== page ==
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Hotline Miami 2: Wrong Number (PC) Review

 
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At a Glance...
 

Formats: PC (Reviewed), Mac, Linux, PS3, PS4, PS Vita
 
Genre:
 
Year:
 
Publisher:
 
Developer:
 
Final Score
7.0
7.0/ 10


User Rating
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We liked?


  • Core Hotline Miami gameplay is still as fun as ever
  • Superb thumping soundtrack
  • A lot more variety in the environments
  • Not so much?


  • Characters with specific abilities dictate gameplay and strategy too much
  • Story feels somewhat disjointed at times
  • Large level size and limited sight can lead to unforseen deaths


  • Final Fiendish Findings?

    Hotline Miami 2: Wrong Number is an enjoyable sequel that doesn’t quite reach the heights of its predecessor. While trying to change things up, with the different characters and the larger and more varied environments, it pulls away somewhat from made the first game so much fun. The larger levels and increased difficulty, combined with the occasional cheap deaths, go against the ‘hard but fair’ way the first game went. The relative lack of freedom in how you play is sometimes a bother too. However, at it’s core, this is still Hotline Miami, and it’s still a fun game. But Wrong Number is proof that bigger doesn’t necessarily mean better.

    The bottom line is, if you loved the first game, you’ll enjoy this. If you didn’t, you might want to move along.

    0
    Posted March 16, 2015 by

     
    Full Fiendish Findings...
     
     

    The original Hotline Miami was one of my favourite games of 2012.  An action packed, violent and strange game, its quick pace, 80s style setting made for a lot of crazy fun.  Now the sequel is here and, while it has some problems that prevent it from being as good as it’s predecessor, fans of the previous game will still get some enjoyment from this.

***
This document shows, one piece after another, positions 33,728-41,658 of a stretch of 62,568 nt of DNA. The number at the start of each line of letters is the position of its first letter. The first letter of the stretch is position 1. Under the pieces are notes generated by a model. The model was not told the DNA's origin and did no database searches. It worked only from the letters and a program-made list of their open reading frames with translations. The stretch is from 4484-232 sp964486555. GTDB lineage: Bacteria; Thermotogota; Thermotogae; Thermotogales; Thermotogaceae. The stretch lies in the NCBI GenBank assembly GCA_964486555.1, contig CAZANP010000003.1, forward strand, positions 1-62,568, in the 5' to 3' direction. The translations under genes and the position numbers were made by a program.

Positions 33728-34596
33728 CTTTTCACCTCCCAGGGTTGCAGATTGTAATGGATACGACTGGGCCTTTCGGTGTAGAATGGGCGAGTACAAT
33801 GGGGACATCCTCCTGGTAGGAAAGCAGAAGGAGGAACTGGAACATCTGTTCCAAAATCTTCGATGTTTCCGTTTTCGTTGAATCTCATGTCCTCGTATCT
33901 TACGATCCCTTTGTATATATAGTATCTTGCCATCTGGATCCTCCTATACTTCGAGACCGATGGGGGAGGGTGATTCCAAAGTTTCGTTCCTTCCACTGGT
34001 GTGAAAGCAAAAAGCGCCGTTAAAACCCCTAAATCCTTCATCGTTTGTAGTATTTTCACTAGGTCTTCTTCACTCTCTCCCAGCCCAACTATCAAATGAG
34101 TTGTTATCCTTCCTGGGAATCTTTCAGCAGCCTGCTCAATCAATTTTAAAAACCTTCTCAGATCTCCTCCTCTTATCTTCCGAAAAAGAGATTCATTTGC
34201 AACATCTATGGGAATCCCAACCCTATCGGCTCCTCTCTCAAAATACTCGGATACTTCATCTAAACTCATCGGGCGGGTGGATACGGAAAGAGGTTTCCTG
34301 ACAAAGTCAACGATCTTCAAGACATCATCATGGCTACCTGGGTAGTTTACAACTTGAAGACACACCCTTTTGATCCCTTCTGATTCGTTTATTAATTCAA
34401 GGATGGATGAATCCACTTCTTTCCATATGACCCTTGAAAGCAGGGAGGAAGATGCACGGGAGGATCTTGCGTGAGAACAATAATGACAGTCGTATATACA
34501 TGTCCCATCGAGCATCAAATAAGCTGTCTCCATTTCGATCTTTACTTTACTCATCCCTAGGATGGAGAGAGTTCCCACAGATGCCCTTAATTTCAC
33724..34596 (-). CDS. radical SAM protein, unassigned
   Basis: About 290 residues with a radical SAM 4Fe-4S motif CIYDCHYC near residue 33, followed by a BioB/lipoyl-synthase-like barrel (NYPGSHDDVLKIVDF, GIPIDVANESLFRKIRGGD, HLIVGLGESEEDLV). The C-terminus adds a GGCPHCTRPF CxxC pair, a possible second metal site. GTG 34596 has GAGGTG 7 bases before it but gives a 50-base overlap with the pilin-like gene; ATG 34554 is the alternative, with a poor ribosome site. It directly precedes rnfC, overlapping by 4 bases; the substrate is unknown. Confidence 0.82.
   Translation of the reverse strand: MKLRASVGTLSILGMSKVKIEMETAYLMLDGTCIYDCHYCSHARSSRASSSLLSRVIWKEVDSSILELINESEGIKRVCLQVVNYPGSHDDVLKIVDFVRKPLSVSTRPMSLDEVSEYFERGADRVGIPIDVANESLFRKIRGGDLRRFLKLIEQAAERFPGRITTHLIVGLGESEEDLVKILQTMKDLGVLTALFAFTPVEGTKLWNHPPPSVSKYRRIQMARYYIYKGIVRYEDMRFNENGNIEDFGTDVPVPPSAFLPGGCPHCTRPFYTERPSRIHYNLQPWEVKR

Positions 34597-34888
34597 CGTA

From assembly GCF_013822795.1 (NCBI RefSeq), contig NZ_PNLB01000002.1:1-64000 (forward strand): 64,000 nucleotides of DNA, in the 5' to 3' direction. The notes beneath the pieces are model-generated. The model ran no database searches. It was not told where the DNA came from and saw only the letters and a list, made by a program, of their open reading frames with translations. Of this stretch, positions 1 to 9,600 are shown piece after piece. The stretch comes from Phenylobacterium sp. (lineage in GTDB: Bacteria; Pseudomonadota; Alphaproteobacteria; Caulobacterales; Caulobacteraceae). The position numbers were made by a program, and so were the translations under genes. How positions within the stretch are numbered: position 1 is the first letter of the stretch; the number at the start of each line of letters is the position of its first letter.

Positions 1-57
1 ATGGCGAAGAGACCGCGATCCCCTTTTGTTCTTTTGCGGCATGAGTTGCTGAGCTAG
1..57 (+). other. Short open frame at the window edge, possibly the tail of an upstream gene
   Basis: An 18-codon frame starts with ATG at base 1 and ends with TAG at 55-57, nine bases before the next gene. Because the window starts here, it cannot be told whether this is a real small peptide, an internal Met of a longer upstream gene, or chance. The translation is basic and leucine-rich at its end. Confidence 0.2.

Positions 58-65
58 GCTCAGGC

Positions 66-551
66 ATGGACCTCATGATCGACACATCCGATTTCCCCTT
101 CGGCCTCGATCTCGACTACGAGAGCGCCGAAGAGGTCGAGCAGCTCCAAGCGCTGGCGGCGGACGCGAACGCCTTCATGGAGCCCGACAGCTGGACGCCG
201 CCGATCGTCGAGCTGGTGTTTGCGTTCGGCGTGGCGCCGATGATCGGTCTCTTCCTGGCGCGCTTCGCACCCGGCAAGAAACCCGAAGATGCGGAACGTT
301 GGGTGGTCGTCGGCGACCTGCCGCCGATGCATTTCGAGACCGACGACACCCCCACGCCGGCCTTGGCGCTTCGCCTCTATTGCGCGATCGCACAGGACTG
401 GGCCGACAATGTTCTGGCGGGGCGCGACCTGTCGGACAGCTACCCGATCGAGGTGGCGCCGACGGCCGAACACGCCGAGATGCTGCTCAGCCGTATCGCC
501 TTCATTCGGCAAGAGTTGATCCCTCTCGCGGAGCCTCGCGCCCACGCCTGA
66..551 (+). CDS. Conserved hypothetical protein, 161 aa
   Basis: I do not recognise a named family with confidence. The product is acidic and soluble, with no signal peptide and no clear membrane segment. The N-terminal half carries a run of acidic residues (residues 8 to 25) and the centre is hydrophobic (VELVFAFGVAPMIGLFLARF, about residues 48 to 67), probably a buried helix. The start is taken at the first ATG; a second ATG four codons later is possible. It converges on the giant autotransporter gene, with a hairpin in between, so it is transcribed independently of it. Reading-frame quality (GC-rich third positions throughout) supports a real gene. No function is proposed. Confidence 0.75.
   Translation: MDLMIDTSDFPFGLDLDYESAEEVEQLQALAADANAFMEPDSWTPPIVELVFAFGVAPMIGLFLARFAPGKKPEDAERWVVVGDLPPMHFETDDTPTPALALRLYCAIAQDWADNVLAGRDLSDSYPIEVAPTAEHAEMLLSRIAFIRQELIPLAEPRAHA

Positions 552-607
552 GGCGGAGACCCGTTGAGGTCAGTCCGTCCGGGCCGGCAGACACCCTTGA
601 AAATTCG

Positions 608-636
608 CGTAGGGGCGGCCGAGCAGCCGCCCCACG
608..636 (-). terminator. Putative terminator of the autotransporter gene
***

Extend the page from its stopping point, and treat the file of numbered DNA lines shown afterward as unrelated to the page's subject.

Hotline Miami 2: Wrong Number, like the first game, is a top down action game where the idea is to kill every enemy in each area of a building, using a selection of weapons and tactics, while making sure you don’t die yourself.  If you die, you will have to restart the current floor again, so you need to memorise where enemies will be so you can plan how you’re going to take them out.

    The story is a continuation from the previous game, and takes place both before and after the game over a number of years, telling what happens in the aftermath of Jacket’s murder spree against the Russian Mafia.  This time, instead of the two protagonists from the first game, you switch between a variety of different characters, time periods and story threads, such as a bunch of copycat killer fans, a henchman who wants to retire, and a writer who tries to use non-lethal force, and can’t use guns as weapons initially unless you beat someone to death and he becomes enraged.

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    Instead of the huge number of masks you could choose from in the previous game, this time each character you play as will have certain abilities, such as having lethal punches but not being able to use weapons, rolling to dodge bullets or having two people, one with a chainsaw and one with a gun, that you control both at the same time.  There are choices on some levels, but for the most part, how you tackle each stage is dictated to you, which removes the fun, experimental aspect of the previous game.  I personally found found the two people at the same time very hard to control, and opted not to use that when the option presented itself.  One of the more intriguing differences is when you get to the Soldier, who can’t pick up ammo from guns, only from ammo crates around the level, so you only have a knife if you run out of ammo.